Plan an elaborate funeral. For yourself.

News conferences, state dinners, ribbon-cutting, photo ops…political leaders spend an inordinate amount of time stage-managing ceremonies intended to commemorate their successes.

Small wonder, since they wouldn’t have ventured into the business of pressing flesh and begging for votes unless they were eager for attention.  Yet their day-to-day activities pale in comparison to how much effort they put into planning their last rites.

Take John McCain.  He spent a full 8 months designing an elaborate ceremony to honor…John McCain.

As the New York Times reported, “He obsessed over the music…choreographed the movement of his coffin from Arizona, his home state, to Washington. And…began reaching out to Republicans, Democrats and even a Russian dissident with requests that they deliver eulogies and serve as pallbearers.”

Now we don’t want to cast aspersion on John McCain’s motives for this four-day tribute to John McCain.  He was a war hero and served the people of Arizona for much of his time on earth. And there is the thumb in the eye his ceremony is intended to administer to the current president.   (We can only imagine the services Joe Biden and Chuck Schumer are planning for themselves.)

The question is, why should a grandiose spectacle be reserved only for those who spend their lives courting the limelight?  Over-the-top memorials need not be the sole provenance of movie actors, senators, and members of the Catholic archdiocese.  The unsung heroes of this country deserve special treatment as well.  (Our definition of “hero” being anyone who puts up with various attention-seekers while going about the business of surviving this current age of unreason. Namely, all of us!)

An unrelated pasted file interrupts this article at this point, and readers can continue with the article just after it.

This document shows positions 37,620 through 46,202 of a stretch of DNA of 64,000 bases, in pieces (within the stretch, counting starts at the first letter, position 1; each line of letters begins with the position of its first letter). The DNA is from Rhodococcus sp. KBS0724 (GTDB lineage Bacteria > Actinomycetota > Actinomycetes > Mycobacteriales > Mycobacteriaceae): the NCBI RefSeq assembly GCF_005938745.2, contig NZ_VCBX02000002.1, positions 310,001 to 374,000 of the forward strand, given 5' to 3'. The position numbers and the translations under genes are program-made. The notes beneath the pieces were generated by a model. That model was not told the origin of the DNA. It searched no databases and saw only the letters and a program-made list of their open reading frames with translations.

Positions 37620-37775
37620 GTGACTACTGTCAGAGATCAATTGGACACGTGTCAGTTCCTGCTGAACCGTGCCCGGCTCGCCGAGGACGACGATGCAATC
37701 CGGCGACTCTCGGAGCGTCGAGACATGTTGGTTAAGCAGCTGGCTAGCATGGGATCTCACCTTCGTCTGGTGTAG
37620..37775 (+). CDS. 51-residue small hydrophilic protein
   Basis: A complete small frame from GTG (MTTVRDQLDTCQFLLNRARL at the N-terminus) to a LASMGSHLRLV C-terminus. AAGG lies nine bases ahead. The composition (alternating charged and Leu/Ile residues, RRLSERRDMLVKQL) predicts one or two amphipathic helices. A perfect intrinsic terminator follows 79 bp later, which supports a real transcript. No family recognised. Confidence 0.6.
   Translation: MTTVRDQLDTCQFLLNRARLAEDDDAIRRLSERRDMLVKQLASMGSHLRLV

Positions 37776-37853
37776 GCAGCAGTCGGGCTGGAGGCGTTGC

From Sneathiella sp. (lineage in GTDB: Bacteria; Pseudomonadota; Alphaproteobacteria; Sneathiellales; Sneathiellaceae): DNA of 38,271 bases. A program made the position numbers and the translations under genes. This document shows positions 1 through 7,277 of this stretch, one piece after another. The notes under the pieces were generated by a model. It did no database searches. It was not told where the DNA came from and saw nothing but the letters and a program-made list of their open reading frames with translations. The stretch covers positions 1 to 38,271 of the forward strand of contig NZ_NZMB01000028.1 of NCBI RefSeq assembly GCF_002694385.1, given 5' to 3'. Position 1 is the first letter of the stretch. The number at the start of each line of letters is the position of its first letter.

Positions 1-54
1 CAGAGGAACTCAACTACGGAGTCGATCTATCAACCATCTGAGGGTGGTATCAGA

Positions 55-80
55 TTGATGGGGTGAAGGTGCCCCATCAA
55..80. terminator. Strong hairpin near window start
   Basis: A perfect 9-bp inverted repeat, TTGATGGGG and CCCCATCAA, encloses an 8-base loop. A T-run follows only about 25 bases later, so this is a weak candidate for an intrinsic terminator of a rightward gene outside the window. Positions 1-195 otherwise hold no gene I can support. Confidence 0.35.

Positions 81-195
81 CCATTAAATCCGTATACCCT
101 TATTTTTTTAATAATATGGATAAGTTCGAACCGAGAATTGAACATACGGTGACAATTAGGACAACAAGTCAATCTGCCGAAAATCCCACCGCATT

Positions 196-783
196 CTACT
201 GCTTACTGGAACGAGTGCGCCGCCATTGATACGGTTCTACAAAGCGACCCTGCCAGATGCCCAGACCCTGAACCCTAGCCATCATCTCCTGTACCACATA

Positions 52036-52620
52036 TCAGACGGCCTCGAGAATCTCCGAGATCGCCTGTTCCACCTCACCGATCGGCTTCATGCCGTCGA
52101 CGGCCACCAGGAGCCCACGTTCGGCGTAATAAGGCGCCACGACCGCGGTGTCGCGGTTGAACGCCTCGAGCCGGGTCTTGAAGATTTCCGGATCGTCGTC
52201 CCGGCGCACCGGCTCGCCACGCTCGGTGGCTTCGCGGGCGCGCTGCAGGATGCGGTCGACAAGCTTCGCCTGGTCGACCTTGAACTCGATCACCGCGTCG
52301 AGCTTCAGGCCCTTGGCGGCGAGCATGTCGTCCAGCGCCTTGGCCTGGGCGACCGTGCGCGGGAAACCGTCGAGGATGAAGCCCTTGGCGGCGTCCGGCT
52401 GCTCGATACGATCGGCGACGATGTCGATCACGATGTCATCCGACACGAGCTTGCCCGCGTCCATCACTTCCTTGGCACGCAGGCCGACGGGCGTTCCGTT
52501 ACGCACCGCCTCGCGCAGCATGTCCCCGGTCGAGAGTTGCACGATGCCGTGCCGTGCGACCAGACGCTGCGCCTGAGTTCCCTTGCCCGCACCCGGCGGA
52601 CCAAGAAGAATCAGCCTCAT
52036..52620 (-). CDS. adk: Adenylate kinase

So we encourage you to begin planning your personal requiem now.  Start putting aside a few bucks every week earmarked for “My Send-off.” Begin writing a set of instructions for your big day — or days — that specifies what you’d like to have occur. Fireworks, tap-dancing, power boat races: It’s all fair game. Swap these instructions with your best friend. Whichever of you goes first, the other will circle the wagons (loaded with plenty of food and beverages, since you’ll want to attract a crowd beyond mourners who actually know you).

Research the rules in your community for throwing a parade where your remains are the main attraction. A brass band helps attract attention; an ice cream truck is also a nice touch.  The parade need not stretch for miles; you can just have your pals walk your body up and down the street in front of your apartment.

As for the coffin, why settle for the standard rectangular box?  Better to be carried aloft in something that really represents your life. Have a custom wood-worker come up with something shaped like an airplane (if you’re a pilot) or a fish (if you’re an angler).  A life-sized Gibson Les Paul with starburst finish? Why not?

You may find that once you start planning this great event, you won’t want to miss it by being deceased.  So don’t wait! Have your funeral in advance, while you’re still alive to enjoy it.  “Playing dead” is way more fun than being dead.  At least, that’s what the ghosts in our life have told us.

*Don’t forget to give your loved ones something to remember you by.  In South Korea, many opt to compress their remains into gem-like beads which are then colorfully displayed at home.